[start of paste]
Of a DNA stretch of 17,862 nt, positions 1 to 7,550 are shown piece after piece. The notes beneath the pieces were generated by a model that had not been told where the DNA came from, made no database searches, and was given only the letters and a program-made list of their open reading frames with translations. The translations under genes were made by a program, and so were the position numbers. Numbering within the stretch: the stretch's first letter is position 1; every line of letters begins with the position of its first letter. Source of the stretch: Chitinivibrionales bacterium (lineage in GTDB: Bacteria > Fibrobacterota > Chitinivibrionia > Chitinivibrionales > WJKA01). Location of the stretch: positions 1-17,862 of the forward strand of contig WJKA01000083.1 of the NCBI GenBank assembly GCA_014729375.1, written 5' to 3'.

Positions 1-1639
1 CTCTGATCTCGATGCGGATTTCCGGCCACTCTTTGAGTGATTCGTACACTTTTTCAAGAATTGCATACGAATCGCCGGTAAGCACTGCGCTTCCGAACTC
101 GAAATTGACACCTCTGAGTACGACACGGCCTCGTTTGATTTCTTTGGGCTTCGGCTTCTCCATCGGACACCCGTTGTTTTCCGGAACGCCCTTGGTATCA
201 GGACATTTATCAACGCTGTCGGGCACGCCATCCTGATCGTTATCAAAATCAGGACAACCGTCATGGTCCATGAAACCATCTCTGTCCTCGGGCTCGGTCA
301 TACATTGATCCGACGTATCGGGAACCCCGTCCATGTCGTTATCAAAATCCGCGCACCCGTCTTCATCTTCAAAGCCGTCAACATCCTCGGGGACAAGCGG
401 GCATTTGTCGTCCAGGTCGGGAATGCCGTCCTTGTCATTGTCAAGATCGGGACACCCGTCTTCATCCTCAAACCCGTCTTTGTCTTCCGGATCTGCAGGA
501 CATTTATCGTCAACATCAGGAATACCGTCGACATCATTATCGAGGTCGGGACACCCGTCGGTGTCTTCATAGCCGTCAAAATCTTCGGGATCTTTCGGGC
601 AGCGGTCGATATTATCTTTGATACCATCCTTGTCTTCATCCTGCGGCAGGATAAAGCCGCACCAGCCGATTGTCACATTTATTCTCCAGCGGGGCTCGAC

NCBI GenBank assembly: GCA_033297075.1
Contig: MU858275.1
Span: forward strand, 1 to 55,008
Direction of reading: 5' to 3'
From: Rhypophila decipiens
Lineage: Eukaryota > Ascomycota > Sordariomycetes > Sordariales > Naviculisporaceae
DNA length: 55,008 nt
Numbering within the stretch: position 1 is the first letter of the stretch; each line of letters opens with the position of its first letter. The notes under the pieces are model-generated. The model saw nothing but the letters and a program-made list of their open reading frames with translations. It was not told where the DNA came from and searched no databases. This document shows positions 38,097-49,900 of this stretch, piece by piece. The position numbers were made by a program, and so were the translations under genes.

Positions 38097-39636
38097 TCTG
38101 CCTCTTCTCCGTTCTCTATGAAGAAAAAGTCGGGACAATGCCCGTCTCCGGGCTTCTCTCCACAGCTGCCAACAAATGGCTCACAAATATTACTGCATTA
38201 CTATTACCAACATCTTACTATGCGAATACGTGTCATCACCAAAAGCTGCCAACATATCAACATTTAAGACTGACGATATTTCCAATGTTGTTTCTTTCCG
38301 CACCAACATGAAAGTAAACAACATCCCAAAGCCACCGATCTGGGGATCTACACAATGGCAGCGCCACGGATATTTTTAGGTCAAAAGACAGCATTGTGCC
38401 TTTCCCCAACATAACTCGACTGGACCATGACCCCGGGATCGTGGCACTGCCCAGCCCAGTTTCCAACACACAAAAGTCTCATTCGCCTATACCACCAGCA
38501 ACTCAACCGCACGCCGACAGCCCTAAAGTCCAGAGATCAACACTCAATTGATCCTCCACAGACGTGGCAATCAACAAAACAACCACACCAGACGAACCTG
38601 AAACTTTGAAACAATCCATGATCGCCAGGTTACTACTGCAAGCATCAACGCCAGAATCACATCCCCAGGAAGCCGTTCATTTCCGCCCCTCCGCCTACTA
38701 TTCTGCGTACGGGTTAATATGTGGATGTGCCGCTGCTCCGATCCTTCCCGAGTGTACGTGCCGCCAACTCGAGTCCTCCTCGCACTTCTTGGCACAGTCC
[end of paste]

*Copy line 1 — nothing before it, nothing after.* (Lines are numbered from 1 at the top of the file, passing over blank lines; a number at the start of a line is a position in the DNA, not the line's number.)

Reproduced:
Of a DNA stretch of 17,862 nt, positions 1 to 7,550 are shown piece after piece. The notes beneath the pieces were generated by a model that had not been told where the DNA came from, made no database searches, and was given only the letters and a program-made list of their open reading frames with translations. The translations under genes were made by a program, and so were the position numbers. Numbering within the stretch: the stretch's first letter is position 1; every line of letters begins with the position of its first letter. Source of the stretch: Chitinivibrionales bacterium (lineage in GTDB: Bacteria > Fibrobacterota > Chitinivibrionia > Chitinivibrionales > WJKA01). Location of the stretch: positions 1-17,862 of the forward strand of contig WJKA01000083.1 of the NCBI GenBank assembly GCA_014729375.1, written 5' to 3'.